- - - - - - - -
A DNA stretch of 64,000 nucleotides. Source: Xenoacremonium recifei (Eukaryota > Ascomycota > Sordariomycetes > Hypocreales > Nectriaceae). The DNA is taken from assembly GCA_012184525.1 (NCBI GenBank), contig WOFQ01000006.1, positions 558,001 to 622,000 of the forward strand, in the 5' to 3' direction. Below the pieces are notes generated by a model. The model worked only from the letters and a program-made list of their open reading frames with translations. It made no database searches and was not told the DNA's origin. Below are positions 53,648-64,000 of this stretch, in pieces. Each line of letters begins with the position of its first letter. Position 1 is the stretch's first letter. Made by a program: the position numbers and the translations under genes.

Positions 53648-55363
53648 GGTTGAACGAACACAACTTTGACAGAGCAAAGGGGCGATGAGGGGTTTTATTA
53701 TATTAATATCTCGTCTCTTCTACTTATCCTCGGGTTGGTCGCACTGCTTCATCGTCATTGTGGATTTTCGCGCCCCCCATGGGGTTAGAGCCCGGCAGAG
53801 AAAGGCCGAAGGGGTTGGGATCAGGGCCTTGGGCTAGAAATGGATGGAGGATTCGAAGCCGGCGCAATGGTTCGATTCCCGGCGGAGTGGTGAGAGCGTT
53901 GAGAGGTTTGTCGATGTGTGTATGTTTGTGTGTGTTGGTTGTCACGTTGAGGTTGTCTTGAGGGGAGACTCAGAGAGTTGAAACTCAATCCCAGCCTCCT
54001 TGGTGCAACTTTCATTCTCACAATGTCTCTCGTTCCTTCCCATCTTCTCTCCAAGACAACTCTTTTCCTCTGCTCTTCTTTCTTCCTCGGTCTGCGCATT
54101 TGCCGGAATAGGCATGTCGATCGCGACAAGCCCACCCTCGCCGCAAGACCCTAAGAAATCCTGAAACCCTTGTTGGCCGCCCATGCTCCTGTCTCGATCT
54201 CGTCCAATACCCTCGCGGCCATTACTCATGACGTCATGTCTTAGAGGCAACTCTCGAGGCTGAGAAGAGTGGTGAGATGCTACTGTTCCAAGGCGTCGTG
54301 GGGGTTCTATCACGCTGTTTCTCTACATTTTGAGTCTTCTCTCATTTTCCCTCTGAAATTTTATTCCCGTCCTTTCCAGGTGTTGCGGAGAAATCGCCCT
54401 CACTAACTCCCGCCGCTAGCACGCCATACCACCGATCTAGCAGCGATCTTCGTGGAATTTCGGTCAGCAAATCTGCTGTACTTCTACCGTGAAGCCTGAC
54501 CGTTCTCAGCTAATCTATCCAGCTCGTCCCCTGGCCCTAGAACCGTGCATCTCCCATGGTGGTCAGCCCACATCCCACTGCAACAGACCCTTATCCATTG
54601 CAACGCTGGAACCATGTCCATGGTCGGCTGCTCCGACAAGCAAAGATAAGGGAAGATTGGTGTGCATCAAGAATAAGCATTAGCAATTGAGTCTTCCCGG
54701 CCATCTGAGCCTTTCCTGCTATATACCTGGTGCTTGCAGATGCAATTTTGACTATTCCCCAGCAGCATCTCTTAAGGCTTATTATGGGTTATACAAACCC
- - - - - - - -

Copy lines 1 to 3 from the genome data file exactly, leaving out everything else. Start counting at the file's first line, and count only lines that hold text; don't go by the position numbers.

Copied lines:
A DNA stretch of 64,000 nucleotides. Source: Xenoacremonium recifei (Eukaryota > Ascomycota > Sordariomycetes > Hypocreales > Nectriaceae). The DNA is taken from assembly GCA_012184525.1 (NCBI GenBank), contig WOFQ01000006.1, positions 558,001 to 622,000 of the forward strand, in the 5' to 3' direction. Below the pieces are notes generated by a model. The model worked only from the letters and a program-made list of their open reading frames with translations. It made no database searches and was not told the DNA's origin. Below are positions 53,648-64,000 of this stretch, in pieces. Each line of letters begins with the position of its first letter. Position 1 is the stretch's first letter. Made by a program: the position numbers and the translations under genes.

Positions 53648-55363
53648 GGTTGAACGAACACAACTTTGACAGAGCAAAGGGGCGATGAGGGGTTTTATTA